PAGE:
Saint Gelert

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For Saint Gellert, see Gerard Sagredo.
Gelert / Celer
Born 7th century
Wales
Honored in
Roman Catholic Church
Anglican Church
Major shrine Chapel of St Celer
Feast June 29[1]

Saint Gelert, also known as Celer, Celert[2] or Kellarth[3][4] (see below), was an early Celtic saint. Several locations in Wales are believed to bear his name. They include Beddgelert ("Gelert's grave") and the surrounding Gelert Valley and Llangeler ("Gelert's church")[5] where there is a church dedicated to him. Through the promotional efforts of an innkeeper in the early 1790s,[6] St. Gelert, the human, has become much conflated with the legend of a saintly dog putatively from the same region, Gelert.[7][8]

Name[edit]

The name "Gelert" is a cymricized variant of Celert or Cilert[2] (also written Cylart,[4] Kelert,[3][4] Kilart, or Kylart[3]) and Kellarth (also written Kelarth[3] or Kełłarth[3]). It is also spelled Geler[9] or Celer,[9][10] although this probably represents a misunderstanding of Celtic alveolar plosives and dental fricatives,[10] and is sometimes even teutonized to Killhart, Kilhart, or Gellert. It is of unknown meaning or origin.

Life[edit]

Gelert was a hermit in the late 7th century[1] who lived in a cave near what is now known as the Holy Well of St Celer[1] near Llandysul. In the Dark Ages, pilgrims would travel to the well for healing by Gelert. Eventually a chapel dedicated to St Mary (called "Capel Mair") was erected over the well, of which the ruins still remain.[1] It is believed that Gelert was at some time a missionary, evangelizing in Llangeler and Beddgelert.[9] According to modern historical belief, he was martyred in Beddgelert, although this is a misconception simply based on the town name's meaning ("Gelert's grave").[9] It is believed, however, that Gelert was martyred.[1]

Conflation[edit]

Local Welsh legend more often identifies Gelert as a dog rather than a human. Unlike the dog-saint St. Guinefort, who was in fact an actual dog 'sainted' via folk belief for his reputed protection of children, St. Gelert was a man whose human identity has been overshadowed by hucksterism about a mythical martyred dog. According to folklore promoted by an innkeeper in Beddgelert, Gelert the dog was an wolfhound unjustly killed by his owner, Prince Llywelyn the Great, when found with bloody maws near the empty cradle of Llywelyn's son. When the scene was investigated, the body of a wolf[11] [12] was found, which the dog Gelert had killed to save the baby's life.

One modern writer offers this concise explanation of Beddgelert's connection to the "obscure, early-medieval, local saint":

The Welsh dog-hero/saint Gelert, associated with Prince Llywelyn the Great (1173-1240), is, however, a romantic fiction of the late 18th century derived from a 5th century Indian Buddhist work, the Pancha Tantra. The story gained wide currency in Europe [and] the Middle East. The heraldic Rous Roll of the 15th century, for example, depicted the arms of Wales as a helmet on which stand a dog and a cradle. But it was finally applied specifically by a hotelier to the village of Beddgelert, named after an obscure, early-mediæval, local saint. To reinforce the story further, he erected a megalith, Gelert's Bed. The 'new' story became the subject of a poem by W.R. Spencer which Joseph Haydn set to music.[11] Such is the stuff of nationalist legend — and this is one of the more benign examples.[7]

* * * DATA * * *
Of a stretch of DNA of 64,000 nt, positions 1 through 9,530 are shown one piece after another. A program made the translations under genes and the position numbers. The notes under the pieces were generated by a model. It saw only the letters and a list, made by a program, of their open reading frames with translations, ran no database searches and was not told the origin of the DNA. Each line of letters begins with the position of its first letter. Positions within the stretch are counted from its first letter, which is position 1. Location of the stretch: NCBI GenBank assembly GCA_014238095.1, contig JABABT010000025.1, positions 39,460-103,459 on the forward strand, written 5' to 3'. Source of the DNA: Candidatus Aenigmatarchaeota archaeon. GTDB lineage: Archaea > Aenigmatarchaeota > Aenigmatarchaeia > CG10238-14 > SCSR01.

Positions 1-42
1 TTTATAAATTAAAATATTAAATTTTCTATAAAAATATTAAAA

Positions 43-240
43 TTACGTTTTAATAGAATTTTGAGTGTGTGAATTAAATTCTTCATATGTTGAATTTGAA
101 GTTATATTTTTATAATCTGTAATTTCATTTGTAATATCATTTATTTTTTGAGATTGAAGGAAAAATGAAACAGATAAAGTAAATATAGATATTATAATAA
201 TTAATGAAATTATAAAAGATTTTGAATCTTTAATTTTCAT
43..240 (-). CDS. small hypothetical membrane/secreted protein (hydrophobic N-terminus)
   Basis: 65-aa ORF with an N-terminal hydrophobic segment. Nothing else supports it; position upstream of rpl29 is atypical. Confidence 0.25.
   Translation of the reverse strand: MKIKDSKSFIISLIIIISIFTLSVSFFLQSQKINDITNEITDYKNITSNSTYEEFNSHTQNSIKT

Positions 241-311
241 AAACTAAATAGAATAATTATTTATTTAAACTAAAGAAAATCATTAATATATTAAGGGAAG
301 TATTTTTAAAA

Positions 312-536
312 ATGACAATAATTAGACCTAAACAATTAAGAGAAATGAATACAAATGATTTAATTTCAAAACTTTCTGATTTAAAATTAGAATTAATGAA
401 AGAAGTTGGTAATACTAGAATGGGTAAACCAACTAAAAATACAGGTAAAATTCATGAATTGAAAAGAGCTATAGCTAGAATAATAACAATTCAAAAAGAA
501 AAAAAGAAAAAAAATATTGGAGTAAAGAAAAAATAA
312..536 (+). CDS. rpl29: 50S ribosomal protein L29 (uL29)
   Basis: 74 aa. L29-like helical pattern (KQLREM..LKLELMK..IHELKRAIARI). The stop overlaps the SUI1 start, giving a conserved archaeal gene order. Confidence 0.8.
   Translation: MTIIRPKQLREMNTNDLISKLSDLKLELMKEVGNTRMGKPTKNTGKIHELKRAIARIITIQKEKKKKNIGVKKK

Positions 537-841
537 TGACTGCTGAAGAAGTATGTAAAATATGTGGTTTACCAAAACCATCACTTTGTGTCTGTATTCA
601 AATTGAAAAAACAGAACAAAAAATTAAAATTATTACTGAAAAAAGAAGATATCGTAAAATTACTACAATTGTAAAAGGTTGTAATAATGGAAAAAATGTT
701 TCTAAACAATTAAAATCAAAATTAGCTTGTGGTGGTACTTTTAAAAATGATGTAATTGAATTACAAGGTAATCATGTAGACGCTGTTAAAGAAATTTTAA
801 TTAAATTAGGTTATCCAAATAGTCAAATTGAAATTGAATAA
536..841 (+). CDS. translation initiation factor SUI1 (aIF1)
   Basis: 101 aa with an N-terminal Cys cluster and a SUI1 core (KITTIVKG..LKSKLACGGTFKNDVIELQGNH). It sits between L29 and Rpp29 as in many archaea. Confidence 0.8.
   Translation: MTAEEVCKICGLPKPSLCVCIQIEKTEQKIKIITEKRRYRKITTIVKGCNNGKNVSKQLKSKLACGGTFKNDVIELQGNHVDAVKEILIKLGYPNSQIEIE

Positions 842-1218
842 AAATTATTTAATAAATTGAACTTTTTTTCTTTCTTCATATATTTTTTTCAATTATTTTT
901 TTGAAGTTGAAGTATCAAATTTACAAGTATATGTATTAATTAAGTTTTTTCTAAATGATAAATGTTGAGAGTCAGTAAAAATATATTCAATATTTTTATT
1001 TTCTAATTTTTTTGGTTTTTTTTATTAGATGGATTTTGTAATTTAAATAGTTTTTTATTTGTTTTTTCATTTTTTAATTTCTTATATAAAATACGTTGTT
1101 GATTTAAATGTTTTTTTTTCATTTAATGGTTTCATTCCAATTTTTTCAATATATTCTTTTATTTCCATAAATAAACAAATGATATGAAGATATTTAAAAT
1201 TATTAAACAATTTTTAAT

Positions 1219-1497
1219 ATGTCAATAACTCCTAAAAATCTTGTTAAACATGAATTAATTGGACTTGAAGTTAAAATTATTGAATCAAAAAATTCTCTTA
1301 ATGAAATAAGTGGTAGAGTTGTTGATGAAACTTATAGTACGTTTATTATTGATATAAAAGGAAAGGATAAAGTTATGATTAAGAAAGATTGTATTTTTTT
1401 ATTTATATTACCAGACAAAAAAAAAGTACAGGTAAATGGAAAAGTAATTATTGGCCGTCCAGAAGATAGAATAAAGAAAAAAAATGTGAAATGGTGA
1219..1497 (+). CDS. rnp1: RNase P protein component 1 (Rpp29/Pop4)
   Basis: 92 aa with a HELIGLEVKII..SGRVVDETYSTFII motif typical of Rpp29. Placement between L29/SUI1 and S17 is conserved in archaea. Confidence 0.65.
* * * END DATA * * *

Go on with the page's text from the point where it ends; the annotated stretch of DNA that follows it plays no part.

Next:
The innkeeper who popularized the dog's story was David Pritchard, who came to the area either around 1793 or 1801, depending on the source.[13][14] The poem by Spencer is widely available online.[14][15] Haydn set the poem to the tune of the Welsh air Eryri Wen, which means "White Snowden," a reference to Snowdon.[16][17] In the Panchatantra, which dates back to oral traditions prior to 300 B.C.E., the villain is a snake, and the role of the dog is filled by a mongoose.[12] Aesop included a dog-and-snake version.[6] An early Welsh version of the tale appears in the Mabinogion.[8] Other cultures provide other substitutions; even Disney added a non-fatal version of the legend to Lady and the Tramp.[6]

See also[edit]

References[edit]

  1. ^ a b c d e Community of St Celer, Plas Geler, Llandysul, West Wales
  2. ^ a b Jenkins, David Erwyd (1899). "The Village". Bedd Gelert: It's Facts, Fairies, & Folk-lore. Porthmadog, Wales: Llewelyn Jenkins. p. 23. 
  3. ^ a b c d e Rhŷs, John (2004). "Art and Archaeology". Celtic Folklore: Welsh and Manx. Oxford, England: Adamant Media Corp. p. 567. 
  4. ^ a b c Joseph Jacobs
  5. ^ BBC on "llan"
  6. ^ a b c Dog Saves Baby: The Dog Soldier, Snopes.com, accessed March 9, 2011.
  7. ^ a b Weir, Anthony. Holy Dogs and Dog-Headed Saints, accessed March 9, 2011.
  8. ^ a b The Story of Beddgelert: real tragedy or urban myth?, accessed March 9, 2011.
  9. ^ a b c d BBC interview with historian Margaret Dunn
  10. ^ a b Beddgelert etymology
  11. ^ a b Gelert the Greyhound: Sidebar, accessed March 9, 2011.
  12. ^ a b The Grave of Gelert, accessed March 9, 2011.
  13. ^ The Story of Gelert, Irishwolfhounds.org, accessed March 9, 2011.
  14. ^ a b Beth-Gelert, by W.R. Spencer, broadside circa 1800, published in collection 1811. Accessed March 9, 2011.
  15. ^ "Llewellyn And His Dog", Hon. W. R. Spencer, accessed March 9, 2011.
  16. ^ Hobsbawm, E. J. (Eric J.), and T. O. (Terence O.) Ranger. The Invention of Tradition: the hunt for the Welsh past in the Romantic tradition, New York: Cambridge University Press, 1983, p. 87. Accessed March 8, 2011, via Google Books.
  17. ^ Eryri Wen